I find this statement confusing, as field of view is angular. and an eight degree field of view is still an eight degree field of view, whether across a room or at the stars at (optical) infinity.

Can you explain your idea in a different way?

I believe you explained it exactly. Angle of view expressed in degrees, affects maximum FOV that is expressed in Feet/Meters at a 1000yards or 1000 meters. The angular expression affects the dimension of the actual field you see at different distances, which constantly increases the further away you are looking. On the other hand, the angle of view stays the same, regardless of the distance.

Think of it this way:

With respect to understanding angular view, and how it affects FOV at any given distance, envision yourself, holding your binocular and being the apex of a triangle, an apex angle being either wide or narrow.. Imagine, then, two angular lines extending outward from where you stand, that complete a triangle with a line that connects these sides while passing horizontally through the subject matter you are viewing. The width of that connecting line in front of you is the FOV at that subject distance. Its size depends not just on the angle at the apex, but on the size of the triangle that is formed. If the angle of the apex is wide, the FOV line, increases rapidly in width as you look at subjects further out, as you form a broader, larger triangle. But if the angle of the apex is narrow, the FOV increases less rapidly as you look out further. It becomes a larger but skinnier triangle. In either case, when you are closer to the apex, there isn't as much difference in the size of the line {FOV) in actual feet between the sides when the triangles are smaller. So a maximum FOV of 399 yards vs one of 330 yards, will only be 69 feet more at 1000 yards. It may be only a few feet different when looking 10 yards away.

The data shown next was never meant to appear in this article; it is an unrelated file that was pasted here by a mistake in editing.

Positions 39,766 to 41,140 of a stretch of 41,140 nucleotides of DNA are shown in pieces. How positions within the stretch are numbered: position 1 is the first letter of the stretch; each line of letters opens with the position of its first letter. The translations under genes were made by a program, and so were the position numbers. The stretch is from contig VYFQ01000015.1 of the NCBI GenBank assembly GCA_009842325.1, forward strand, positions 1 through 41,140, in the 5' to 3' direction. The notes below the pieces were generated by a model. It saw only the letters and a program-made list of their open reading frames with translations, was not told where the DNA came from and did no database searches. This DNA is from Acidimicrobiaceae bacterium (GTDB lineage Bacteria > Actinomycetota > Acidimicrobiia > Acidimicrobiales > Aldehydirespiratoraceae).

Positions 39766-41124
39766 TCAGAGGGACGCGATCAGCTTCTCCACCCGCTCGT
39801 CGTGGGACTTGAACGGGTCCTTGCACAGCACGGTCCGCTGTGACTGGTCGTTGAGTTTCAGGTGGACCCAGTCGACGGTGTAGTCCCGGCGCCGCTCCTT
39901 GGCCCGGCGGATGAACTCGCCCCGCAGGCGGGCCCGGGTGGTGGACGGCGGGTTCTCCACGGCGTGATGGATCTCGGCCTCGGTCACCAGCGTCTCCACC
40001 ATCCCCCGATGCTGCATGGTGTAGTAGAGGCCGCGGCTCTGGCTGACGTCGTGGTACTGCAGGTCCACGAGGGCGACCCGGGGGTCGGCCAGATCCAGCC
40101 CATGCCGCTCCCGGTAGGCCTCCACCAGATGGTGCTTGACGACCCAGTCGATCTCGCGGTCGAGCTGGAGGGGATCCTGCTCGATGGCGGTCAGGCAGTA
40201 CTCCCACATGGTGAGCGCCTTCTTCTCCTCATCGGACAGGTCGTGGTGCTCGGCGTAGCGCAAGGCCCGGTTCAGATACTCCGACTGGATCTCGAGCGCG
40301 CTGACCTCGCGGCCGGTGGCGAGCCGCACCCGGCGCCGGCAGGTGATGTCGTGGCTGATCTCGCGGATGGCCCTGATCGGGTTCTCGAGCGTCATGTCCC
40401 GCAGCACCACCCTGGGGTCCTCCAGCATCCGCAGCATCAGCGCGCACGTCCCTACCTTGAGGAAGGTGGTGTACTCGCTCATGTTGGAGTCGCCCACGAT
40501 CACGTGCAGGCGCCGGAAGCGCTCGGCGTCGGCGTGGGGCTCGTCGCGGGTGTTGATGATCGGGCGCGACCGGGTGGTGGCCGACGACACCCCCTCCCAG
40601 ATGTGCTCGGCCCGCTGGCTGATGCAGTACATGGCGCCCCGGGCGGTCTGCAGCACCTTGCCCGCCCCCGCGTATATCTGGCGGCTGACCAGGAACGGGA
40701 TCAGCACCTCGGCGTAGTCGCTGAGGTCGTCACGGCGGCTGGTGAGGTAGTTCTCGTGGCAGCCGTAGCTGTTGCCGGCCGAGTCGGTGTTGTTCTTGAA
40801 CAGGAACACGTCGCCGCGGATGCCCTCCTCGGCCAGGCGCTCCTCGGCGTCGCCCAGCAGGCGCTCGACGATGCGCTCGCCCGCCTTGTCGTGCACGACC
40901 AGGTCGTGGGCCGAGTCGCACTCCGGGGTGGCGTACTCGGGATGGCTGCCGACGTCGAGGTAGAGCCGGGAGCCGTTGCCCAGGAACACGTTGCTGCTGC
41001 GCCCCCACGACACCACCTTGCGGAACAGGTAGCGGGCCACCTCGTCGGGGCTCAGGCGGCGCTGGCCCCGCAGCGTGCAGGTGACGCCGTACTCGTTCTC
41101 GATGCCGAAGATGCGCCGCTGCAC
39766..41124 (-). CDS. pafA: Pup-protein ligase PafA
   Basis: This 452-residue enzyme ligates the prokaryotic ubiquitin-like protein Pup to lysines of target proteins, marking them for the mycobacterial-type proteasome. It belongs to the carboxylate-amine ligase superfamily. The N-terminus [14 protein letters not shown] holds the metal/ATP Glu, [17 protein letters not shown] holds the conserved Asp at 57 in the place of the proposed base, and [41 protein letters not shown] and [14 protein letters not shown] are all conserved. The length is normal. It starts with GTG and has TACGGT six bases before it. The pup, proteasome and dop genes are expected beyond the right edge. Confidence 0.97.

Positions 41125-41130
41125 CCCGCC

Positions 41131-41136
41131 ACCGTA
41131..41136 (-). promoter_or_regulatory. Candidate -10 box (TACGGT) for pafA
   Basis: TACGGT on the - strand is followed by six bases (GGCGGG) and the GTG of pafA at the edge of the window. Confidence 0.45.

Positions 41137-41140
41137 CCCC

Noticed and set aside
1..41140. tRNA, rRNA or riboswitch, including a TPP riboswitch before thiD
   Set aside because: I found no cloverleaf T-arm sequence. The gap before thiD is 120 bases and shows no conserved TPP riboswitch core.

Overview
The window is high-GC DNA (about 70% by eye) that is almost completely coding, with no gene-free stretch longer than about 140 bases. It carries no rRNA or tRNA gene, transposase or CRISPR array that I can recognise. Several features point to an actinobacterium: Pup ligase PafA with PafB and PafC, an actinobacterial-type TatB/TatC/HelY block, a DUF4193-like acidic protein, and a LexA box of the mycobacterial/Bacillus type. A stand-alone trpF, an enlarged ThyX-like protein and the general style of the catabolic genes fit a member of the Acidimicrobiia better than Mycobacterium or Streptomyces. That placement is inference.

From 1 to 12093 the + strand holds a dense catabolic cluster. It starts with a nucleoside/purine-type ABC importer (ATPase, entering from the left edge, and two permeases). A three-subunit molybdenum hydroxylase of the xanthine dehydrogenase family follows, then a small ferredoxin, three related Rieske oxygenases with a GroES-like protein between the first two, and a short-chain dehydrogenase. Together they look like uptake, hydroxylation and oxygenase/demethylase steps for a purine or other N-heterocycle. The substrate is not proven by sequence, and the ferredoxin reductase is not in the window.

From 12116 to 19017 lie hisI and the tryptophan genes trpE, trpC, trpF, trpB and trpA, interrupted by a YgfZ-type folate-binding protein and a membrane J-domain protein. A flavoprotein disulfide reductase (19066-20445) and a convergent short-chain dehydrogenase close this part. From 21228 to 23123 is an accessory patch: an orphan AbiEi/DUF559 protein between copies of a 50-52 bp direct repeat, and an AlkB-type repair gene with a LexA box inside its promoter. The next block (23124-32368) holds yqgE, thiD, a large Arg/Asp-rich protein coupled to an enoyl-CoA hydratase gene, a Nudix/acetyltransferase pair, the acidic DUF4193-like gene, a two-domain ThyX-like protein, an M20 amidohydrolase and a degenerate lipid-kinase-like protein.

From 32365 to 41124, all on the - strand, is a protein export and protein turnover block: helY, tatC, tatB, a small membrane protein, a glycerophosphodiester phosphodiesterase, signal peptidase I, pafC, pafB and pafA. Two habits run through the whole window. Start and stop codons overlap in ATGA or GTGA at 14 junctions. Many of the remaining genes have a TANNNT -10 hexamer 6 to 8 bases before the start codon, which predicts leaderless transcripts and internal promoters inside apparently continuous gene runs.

All this means means is that we can best appreciate a wider FOV when viewing subjects further away from us, than we can with subjects that are close up. Angle of view, on the other hand, never changes with distance. By itself, without taking distance into account, angle of view doesn't tell the whole story, at least in a practical way. FOV which it affects is more important. Confusion comes when you try to equate angle of view with FOV.

I hope this now makes some sense.